Across the county in the Anaheim resort area, Anaheim Majestic Garden Hotel has been thinking about what’s missing in the area—for instance, the lack of what its executives consider authentic Japanese cuisine. Disney’s Yamabuki closed at Paradise Pier almost a decade ago.
So Majestic Garden took 2,400 square feet of its roughly 26,000 square feet of meeting space for Hanagi restaurant, which opens in March under Executive Chef Hiroyuki Ikeda.
Hanagi locations are at hotels of Majestic owner-operator Ken Corp Ltd. in Japan, which bought the Anaheim property in 2005 for $24 million, switched from a Sheraton to indie status in 2015, and will finish a $2.6 million renovation upon the restaurant’s opening.
Director of Sales and Marketing Cindy Smith said the restaurant was crafted from meeting space that was fine-dining restaurant Adrian’s before becoming a junior ballroom in the 1990s.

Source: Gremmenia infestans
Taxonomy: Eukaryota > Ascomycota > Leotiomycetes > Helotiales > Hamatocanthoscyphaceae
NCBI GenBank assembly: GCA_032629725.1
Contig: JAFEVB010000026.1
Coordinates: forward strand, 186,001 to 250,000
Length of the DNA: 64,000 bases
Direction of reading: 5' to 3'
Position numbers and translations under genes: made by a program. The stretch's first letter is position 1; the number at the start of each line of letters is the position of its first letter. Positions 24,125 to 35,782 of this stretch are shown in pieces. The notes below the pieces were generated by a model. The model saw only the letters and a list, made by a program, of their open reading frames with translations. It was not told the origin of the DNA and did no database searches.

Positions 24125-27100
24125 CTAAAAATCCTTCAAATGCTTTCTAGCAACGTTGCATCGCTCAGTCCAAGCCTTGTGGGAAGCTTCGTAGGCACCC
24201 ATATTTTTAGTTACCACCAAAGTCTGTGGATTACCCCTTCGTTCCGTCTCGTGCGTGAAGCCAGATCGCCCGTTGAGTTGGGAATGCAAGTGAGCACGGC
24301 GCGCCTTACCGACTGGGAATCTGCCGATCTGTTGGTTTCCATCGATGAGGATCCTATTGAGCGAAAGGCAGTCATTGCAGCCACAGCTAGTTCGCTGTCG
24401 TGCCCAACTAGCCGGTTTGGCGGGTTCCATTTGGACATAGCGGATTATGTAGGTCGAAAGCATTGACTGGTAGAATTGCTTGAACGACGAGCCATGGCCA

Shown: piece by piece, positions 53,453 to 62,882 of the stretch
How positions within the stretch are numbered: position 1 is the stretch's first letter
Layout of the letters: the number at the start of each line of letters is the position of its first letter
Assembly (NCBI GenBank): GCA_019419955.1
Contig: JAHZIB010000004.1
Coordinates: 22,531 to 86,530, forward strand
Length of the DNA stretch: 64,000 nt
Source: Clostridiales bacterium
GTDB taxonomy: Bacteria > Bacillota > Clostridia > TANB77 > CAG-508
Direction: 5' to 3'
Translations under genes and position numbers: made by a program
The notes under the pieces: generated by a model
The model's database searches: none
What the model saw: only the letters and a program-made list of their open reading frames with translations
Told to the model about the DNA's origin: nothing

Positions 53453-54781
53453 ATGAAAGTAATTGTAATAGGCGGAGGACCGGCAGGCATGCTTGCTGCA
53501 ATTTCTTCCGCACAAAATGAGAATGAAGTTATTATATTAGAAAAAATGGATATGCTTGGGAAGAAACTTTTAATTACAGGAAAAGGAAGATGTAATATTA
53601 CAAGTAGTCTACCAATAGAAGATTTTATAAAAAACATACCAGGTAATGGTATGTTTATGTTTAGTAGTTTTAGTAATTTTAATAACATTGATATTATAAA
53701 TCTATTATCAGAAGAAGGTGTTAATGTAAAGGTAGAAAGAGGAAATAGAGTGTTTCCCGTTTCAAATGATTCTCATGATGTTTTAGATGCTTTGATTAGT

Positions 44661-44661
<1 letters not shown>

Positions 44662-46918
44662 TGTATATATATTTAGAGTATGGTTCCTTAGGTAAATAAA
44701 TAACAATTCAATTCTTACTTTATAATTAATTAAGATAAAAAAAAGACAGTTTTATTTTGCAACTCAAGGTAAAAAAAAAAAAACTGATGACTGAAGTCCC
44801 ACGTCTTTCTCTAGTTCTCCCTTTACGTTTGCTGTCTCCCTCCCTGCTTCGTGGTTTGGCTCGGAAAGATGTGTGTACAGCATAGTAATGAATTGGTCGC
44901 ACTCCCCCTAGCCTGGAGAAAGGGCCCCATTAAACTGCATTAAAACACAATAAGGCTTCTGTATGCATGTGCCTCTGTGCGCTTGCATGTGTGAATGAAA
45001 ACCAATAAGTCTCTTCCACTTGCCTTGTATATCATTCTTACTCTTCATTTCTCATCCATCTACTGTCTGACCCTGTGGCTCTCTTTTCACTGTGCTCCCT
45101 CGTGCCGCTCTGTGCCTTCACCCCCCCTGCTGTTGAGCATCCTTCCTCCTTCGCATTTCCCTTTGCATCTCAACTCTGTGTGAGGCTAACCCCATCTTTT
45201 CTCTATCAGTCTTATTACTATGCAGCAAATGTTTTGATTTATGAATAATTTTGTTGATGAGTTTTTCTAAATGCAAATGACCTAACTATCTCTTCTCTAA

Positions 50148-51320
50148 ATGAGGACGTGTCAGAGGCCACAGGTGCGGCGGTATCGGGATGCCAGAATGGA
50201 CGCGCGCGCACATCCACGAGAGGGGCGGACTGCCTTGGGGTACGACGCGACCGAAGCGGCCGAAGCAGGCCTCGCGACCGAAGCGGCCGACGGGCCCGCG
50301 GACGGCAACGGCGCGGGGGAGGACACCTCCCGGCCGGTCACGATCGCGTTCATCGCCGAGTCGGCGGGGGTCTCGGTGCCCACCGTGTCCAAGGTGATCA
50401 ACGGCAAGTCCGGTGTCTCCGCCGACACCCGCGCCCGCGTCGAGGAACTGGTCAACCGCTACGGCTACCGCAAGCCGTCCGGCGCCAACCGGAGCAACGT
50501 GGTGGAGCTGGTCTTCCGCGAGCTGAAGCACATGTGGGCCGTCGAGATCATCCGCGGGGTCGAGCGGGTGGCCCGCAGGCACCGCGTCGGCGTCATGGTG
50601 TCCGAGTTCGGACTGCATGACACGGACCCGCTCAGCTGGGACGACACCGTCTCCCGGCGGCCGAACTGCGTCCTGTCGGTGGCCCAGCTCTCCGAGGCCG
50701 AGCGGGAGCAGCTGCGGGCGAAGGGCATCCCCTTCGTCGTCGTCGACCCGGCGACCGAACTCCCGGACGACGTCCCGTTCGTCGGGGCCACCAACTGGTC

She said the aim is the traveler from Asia—already a hotel mainstay—and local companies staffed, no doubt, by foodies and millennials seeking new tastes.
Richard Aragon, executive chef at the hotel’s Garden Court Bistro, will incorporate Ikeda’s menu into food and beverage offerings for meetings and events, and in grab-and-go store California Deli.
The Grand Californian did formal meeting space work on its 12,000 square feet about two years ago, General Manager Dan Coleman said, then included “convenience for the business traveler” touches in last year’s work on the 1,000-plus rooms that industry estimates show cost more than $40 million.
Rooms got wood veneer with images of orange groves, and the lobby was “made more conducive to small meetings” with redesigned seating, ottomans under the table to expand groups, and food service from Hearthstone Lounge, “like a small living room setup,” Coleman said.
Down county at Doheny Beach, Doubletree’s director of sales and marketing, Yolanda Bender, said the property updated about 7,100 square feet of meeting space in a recent remodel.
“It was mostly cosmetic, to incorporate more of the vintage surf look.”
The hotel gets a lot of business from area music festivals—Sabroso, Ohana and granddaddy Doheny Blues.